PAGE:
Wait Cursor

A girl, bundled against the cold, holds up her hand as though requesting pause or distance—freeze, stop, stay back. Perfectly centered in the space of her bright palm is a Mac loading wheel frozen in ...

A girl, bundled against the cold, holds up her hand as though requesting pause or distance—freeze, stop, stay back. Perfectly centered in the space of her bright palm is a Mac loading wheel frozen in mid-spin, its moon-burst rays making a value scale of the photograph’s various grays. Roland Barthes had a phrase—“prophecy in reverse”—for the shock of the photograph that comes too close to the present, that pierces us with its hallucinatory clearness. Maybe it’s the palmistry, the whites beneath her irises, but there’s something oracular here, as though the hypnotic wait-cursor might really be our wheel of fortune.

A killer cover can make me suspicious; often it tries to synthesize hollowly, or to hide a book’s lusterless insides. But this one binds beautifully to the project of its contents. Eric Linsker’s collection La Far, winner of the Iowa Poetry Prize, is now available from the University of Iowa Press. And one of its aims, I think, is to be available—a word Linsker likes—that is, to be open, and to catch the world in its openness. In “Irreversibility Ode”:

I tried catching the moments
when the leaf came off
birch—the exact point of separation
how to break something

These are lyric poems, but Linsker’s “I” is a tactical disguise: a way of glimpsing the world when its back is turned, offering an optics of anti-observation:

I tried to catch something
something about the way branches part with
each other
a shock to that abstraction

What should poetry capture? How? If it’s Matthew Arnold’s “movement of mind,” how to capture the limits of the mind that’s moving? Distortion, enjambment, erasure—all are clearly part of Linsker’s compositional technique, which can create a shutter speed–like rhythm. At the same time, these are lapping, recursive poems. Like its omnipresent waves, La Far’s lines “decay into their growth” (“Common Day”).

When the poems return, as they often do, to the shoreline, I hear Linsker questioning the new meanings of distance in our age, and limning frontier space with cyber-inflections that remind me of Thom Yorke’s voice: his detached, somatic pleas for submersion in an anonymous, techno-social realm, where compassion follows the rhythms of information feed, the surf-like lurches of image freeze/unfreeze. The shore is a space of pixellation and glinting. Sand, behaving like sea and land, has a certain “availability” to poetry that would slip into digital textures; it “covers more—is washed more away” (“Hope Mountain”).

“Coverage” in La Far often signals a shared space submerged in oblivion: “this is one way of saying goodbye together / humans covered in water standing // in cinnabar on video saying yes” (“Pyramid Song”). When a flurry of short verses in the book’s very center reckons with the possibilities of media “coverage” more literally, this idea of a fatally covered commons will be on your mind. The “Dongzhou Sea” series draws fragments from international reporting on the 2005 Dongzhou massacre, where Chinese police opened fire on those protesting against the construction of a power plant in their village.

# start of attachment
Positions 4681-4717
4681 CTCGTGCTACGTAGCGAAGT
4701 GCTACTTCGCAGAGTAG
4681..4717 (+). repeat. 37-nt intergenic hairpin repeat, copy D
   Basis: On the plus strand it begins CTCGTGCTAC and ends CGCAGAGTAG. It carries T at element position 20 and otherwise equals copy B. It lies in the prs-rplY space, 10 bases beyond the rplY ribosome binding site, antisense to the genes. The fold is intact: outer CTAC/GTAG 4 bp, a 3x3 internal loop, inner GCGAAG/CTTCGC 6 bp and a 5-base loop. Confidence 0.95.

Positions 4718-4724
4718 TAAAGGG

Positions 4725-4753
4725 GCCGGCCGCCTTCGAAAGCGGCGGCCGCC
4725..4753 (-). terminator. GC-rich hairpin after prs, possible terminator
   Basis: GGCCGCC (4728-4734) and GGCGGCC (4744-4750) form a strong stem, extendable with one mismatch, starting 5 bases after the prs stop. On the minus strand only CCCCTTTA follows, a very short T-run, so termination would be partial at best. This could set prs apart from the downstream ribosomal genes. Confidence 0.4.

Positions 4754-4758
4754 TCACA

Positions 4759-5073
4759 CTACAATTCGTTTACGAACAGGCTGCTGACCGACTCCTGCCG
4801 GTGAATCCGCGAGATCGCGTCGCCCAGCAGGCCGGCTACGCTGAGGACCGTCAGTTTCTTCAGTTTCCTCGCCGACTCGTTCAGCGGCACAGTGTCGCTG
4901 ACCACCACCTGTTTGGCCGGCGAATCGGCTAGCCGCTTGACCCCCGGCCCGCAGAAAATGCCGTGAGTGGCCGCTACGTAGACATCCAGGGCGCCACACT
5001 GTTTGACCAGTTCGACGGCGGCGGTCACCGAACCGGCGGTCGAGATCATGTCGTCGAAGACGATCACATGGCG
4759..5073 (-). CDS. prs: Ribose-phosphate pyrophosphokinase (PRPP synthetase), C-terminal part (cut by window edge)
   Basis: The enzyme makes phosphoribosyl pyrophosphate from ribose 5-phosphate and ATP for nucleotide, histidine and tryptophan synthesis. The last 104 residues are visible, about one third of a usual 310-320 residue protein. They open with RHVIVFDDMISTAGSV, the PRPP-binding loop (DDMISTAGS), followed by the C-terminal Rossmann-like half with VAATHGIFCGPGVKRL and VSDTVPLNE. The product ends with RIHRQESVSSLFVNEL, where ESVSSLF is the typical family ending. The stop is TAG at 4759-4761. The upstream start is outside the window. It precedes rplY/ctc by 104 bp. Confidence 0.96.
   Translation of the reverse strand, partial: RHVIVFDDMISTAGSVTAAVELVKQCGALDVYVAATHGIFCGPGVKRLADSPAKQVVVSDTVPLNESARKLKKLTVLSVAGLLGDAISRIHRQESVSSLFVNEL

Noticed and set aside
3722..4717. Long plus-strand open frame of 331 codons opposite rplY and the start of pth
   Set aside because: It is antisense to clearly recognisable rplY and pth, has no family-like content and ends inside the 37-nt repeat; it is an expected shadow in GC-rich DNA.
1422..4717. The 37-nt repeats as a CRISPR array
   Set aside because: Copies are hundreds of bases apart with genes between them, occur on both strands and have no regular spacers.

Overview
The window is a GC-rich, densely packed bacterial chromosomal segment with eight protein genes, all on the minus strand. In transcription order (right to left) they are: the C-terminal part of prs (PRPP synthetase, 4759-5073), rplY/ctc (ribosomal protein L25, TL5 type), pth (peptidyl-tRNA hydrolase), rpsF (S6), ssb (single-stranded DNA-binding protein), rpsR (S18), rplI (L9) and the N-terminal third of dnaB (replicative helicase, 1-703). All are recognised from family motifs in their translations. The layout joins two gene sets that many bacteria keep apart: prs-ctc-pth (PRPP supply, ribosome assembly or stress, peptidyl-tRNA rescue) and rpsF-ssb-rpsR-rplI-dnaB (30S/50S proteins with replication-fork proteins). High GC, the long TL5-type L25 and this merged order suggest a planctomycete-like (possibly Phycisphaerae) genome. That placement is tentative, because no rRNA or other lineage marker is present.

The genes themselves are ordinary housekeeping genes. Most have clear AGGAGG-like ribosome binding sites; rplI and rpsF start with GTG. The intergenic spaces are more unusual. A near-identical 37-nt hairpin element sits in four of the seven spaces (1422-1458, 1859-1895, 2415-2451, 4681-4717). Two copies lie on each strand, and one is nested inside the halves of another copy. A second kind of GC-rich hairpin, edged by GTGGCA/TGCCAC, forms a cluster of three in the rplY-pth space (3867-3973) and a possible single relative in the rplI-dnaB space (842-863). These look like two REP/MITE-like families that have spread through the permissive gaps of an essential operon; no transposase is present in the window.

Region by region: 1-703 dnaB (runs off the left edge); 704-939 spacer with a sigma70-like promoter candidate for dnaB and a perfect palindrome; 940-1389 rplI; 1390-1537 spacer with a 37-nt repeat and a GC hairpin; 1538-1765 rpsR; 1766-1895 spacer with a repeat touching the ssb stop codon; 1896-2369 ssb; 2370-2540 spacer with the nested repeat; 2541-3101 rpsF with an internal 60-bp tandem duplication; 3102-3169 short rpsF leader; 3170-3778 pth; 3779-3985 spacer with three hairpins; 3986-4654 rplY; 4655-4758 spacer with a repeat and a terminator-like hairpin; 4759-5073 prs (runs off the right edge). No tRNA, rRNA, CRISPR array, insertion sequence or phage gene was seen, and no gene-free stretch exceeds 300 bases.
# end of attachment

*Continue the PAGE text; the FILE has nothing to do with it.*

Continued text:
I can’t speak. I hope you understand.
For most of the year visibility over
We apologize to our ancestors!


They don’t want me to know, but I know
It’s useless that I know, but I still know
Though I pretend not to know, I know

As in “Irreversibility Ode,” the verse keeps returning to the “break” of the event. But here the fragments surface out of a suppression that is social as well as personal; the Chinese media blocked the story.

I suspect that when Linsker chose his epigraph from King Lear, he wanted “Monsieur La Far” to resonate with the disorienting distances of that play, where the faithful abscond or expatriate, whereas treachery often seems, like the horror-movie phone call, to be coming from inside the house. What new distances, he seems to ask, open when we’re connected in this way, when “we’re so social”? And what new kinds of verse?

One of the most vise-like poems I have ever encountered is “We’re So Social Now”, which begins with glitching eagerness, “SO SOCIAL / SO SOCIAL,” and proceeds through a kind of web-glossolalia, textual streams that become familiar units through the simple device of repetition. A quick sample:

He lord is my ck
Log Maria cermochaAel
The Los is my cm

You need to read the whole poem to understand how its grip works: how the iterations both lengthen and tighten, forcing you to find their edges in a sea of “Dell drool.” In six pages of glitch, you will construct a kind of social coherence; you’ll “gang-narrate,” as Linsker might say. While the poem shows sense-making at its most basic, it also, (and I think this is the real achievement), enacts the web’s peculiar sociality of nearing farness and far nearness. The poem has something of the cover photograph’s uncanniness, its sense of wireless intimacy mingled with the impersonal solipsism of the screen-grab. To look is to flatten one world against another. And against her gesture—keep your distance—I keep looking. icon